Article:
A tasteful new career in the kitchen

Many job-changers now choose to study culinary arts

Nicole Kaplan worked long, hard hours washing dishes - and she loved it.

No, she's not a masochist. Ms. Kaplan, a professional flutist at the time, was tired of the isolation of rehearsal rooms. She wanted to take cooking classes in order to become a professional chef, but she couldn't afford them. So she started volunteering at Peter Kump's Cooking School, now the Institute of Culinary Education in New York, in exchange for tuition.

Since graduating from the program in 1997, she has become a nationally recognized pastry chef at Eleven Madison Park, one of New York's premier restaurants.

While Kaplan has achieved recognition that most chefs will only dream of (she has been named one of the 10 best pastry chefs in America), she's not alone in her desire to don an apron and take up a spatula for pay.

Increasingly, applicants to cooking schools are not just the fresh-out-of-college, I-don't-know-what-to-do-with-my-life set, but professionals in another field - what one expert describes as "recovering" architects, doctors, and attorneys.

A number of reasons are cited for the rise in cooking school attendance. First, cooking is considered "very cool" these days, says Riki Senn, director of the Greenbrier Culinary Arts Center in West Virginia.

Television shows such as the Food Network have given prominence to chefs and made them seem more intriguing, says Rick Smilow of the Institute of Culinary Education.

The current economic and political climate have played a role, too. High unemployment rates and the situation in Iraq have elicited a communal nesting instinct, says Ms. Senn.

These factors have translated into increasing numbers of students at cooking schools across the country. At the Institute of Culinary Education, enrollment has increased by nearly 90 percent from 1999 to 2002. The French Culinary Institute in New York City has seen an enrollment increase of more than 200 percent in the past three to four years. And the California Culinary Academy in San Francisco has almost twice the number of students it had two years ago.

Not surprisingly, many of these students are former workers in the technology industry.

Becoming a restaurant chef isn't the only option for graduates. There are also opportunities for cooking in nursing homes and grocery stores. Event planners, food writers, and recipe developers are also needed.

For those with an entrepreneurial streak, starting a restaurant or a catering or personal-chef business is another viable option, says Mr. Smilow.

But not everyone willingly chooses to switch professions. Carol Rickert was laid off last year after more than a decade in sales.

Taking advantage of New York's Self-Employment Assistance Program, which provided her with more than six months of unemployment insurance benefits and business counseling, she started a new career as a personal chef on Long Island.

Now she caters to clients with special dietary needs. Although she makes about half of her former salary, "I'm much happier," she says.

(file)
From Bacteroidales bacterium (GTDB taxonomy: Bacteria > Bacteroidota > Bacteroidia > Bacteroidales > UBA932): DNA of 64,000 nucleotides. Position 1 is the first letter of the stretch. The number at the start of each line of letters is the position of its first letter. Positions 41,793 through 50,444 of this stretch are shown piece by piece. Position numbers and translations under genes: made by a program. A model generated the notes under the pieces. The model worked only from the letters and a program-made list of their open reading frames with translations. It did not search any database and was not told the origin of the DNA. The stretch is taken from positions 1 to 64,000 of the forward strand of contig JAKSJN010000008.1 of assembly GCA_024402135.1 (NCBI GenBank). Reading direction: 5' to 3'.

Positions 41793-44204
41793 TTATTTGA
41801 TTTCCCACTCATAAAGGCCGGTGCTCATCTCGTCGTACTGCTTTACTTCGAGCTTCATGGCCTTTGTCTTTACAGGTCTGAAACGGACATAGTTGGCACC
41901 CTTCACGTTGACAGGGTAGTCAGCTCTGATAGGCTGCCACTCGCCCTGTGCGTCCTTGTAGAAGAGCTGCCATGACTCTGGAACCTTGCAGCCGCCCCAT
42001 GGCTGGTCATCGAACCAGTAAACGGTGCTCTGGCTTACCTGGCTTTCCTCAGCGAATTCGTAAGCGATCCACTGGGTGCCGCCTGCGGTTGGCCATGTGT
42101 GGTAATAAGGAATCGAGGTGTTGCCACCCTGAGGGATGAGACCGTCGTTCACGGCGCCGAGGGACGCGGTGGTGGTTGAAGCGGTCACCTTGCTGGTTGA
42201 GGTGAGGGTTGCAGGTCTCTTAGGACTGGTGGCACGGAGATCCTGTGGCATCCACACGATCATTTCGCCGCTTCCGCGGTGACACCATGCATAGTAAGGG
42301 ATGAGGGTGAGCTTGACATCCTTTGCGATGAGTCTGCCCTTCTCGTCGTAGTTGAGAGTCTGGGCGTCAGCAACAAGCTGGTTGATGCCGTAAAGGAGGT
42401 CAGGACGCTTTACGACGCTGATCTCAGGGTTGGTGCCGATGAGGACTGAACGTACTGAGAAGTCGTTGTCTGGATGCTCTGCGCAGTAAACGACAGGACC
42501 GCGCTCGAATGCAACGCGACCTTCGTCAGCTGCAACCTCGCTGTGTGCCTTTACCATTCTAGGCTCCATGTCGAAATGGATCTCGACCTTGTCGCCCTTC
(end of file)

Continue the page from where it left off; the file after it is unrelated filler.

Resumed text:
Then there are those who didn't need much of an impetus to switch careers but simply disliked their jobs or lifestyles.

Kaplan, the former flutist, resented the instability of a musician's life. "It didn't suit me," she declares.

So she had no regrets trading musical notes for pie crusts.

Jim Davis's transition to a cooking career was less dramatic. He had spent more than 30 years working in hospital administration and the mortgage business before he started volunteering at L'Academie de Cuisine in Bethesda, Md. He eased gradually into his new career, which was a natural choice for him, since he had always loved to cook.

"You'll have to see me to know I don't miss many meals," he says, laughing.

Davis's road to a cooking career began inauspiciously, however. He recalls frying doughnuts with his mom when he was 8 or 9. She told him to pour the leftover grease into a bowl. So he did. But rather than pour it into a glass bowl, Davis poured the hot grease into a plastic one. Needless to say, the bowl melted, and grease dripped everywhere.

Flash forward two generations. When Davis's son, Bryan, a chef in Washington, D.C., started a personal-chef and catering business, the senior Davis wanted to help. Now the Davis team serves about 20 clients, ranging from government officials and professional athletes to writers.

His favorite part of the job? "Tasting," he says.

The life of a chef is anything but easy or glamorous, however. Most students in cooking schools think they're going to be Bobby Flay when they graduate, Kaplan says. But they're not, she adds.

Kaplan and others emphasize how physically taxing it is to be a chef. Besides, the hours are long and the pay often isn't great.

"Baking is not brain surgery," she says. "However, you need to the right kind of person to be a baker. You're not just baking a dozen cookies. You're making 500."

Kaplan urges would-be chefs to volunteer in a restaurant before applying to cooking school so they know what they're getting themselves into.

Chefs also stress the importance of pleasing the customer. "You can feel passionate about what you're making, but if people don't buy it, it doesn't matter what you think," Kaplan says.

Later, she adds, "There's crazy stuff these days," mentioning such exotic fare as beet brownies and sundaes. "I don't want to eat that. Do you?"

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